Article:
Your brother hasn’t arrived yet, still en route from New York, and you’re strangely thankful that he decided to move so far away and that it‘s been so long since he‘s visited, because you just know your moms ain’t giving up the ghost before seeing him.  He was the brave one and the one she most worried about.  Even if most of his courage was spent getting in trouble, you still admired him. Because he was older, he’s the one who taught you how to shave. How to use foot powder for your stinky feet; to light a match for your doubly stinky shits. Explained what that off milky substance was that shot out of your Pinga when you jacked-off. And how to score points with the chics: dance with them Hound, just dance–they’ll love you for it!  He’s the first one on the floor and the last one off it. You’ll never forget the time he taught you how to look at a chic’s tits without getting caught and how he made you promise never to tell anyone. A magician never reveals his secrets he said; or the time he gave you your first hit of weed: “just one, Hound. And don’t tell Mami!”  Nambe I won’t, you  said. It was him who showed you all the shit your dad would’ve taught you had he been around.  His audacity has always mystified you. He moved out of the house early and never looked back. Lived in more towns than you have fingers. And you’ve lived most your life eager to shed a pound of your “brains” for even an ounce of his temerity. You can’t wait to see him.

And then there’s the waiting, the incessant waiting.

It’s not like you didn’t expect this. All of you did.  Diabetes is insidious like that. It’s not like a car accident or, Ni Lo Mande Dios, a murder. It’s not even like cancer where one is diagnosed and then you have to do all sorts of awful shit to get better, whether chemos or curanderos. No, diabetes sneaks up on a motherfucker. It’s doom-ish that way, revealing itself only after years of living out your hardened (hard earned?) habits. All that shit that makes you, well, YOU!  When diagnosed, one has to NOT do what by this point in your life comes so naturally you might as well be asked to stop being Tejano. And being asked, no; being forbidden to be Tejano has been asked of your people one too many times.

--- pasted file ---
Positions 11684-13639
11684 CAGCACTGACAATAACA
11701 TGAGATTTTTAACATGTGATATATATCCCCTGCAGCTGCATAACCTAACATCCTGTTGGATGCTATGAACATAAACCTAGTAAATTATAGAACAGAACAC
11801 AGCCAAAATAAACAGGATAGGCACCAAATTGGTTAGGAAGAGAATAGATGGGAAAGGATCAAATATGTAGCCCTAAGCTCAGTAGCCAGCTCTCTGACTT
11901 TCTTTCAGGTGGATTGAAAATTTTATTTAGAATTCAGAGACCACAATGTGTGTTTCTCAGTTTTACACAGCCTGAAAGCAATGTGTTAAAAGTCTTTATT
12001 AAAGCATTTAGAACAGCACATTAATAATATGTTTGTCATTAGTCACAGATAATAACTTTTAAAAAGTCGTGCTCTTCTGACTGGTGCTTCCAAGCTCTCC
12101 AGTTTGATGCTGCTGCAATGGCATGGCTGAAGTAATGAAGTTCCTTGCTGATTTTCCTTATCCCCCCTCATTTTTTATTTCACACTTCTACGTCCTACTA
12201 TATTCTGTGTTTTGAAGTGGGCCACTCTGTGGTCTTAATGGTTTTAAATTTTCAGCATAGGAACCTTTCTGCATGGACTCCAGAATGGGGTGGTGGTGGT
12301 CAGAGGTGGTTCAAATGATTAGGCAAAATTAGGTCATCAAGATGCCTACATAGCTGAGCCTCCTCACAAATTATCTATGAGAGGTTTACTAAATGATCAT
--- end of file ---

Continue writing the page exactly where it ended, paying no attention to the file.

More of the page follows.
Intensive care has a plethora of rules: visiting hours end at 8pm.  No kids under fourteen. No more than two visitors at a time. Quiet please. Wash your hands before entering. Don’t breathe too heavy! Your two oldest sisters go first and that first moment without them is hard. You’re not alone to be sure.  Your lovely is with you and your cousins too; as are sundry Tios and Tias. You’re not alone but that don’t mean your not lonely. The anticipation of seeing her crawls cold on your back, the fear is setting in. You tell yourself it can’t be any worse than at home.  But even if this comforts you for a time, that solace quickly abandons you as your sisters return, signaling that it is your turn to go in.  And because they love your fiancée, she’s allowed to accompany you even before other member of your family.

Psst, KKshhh, beep.beep.beep…Psst, KKshhh, beep.beep.beep…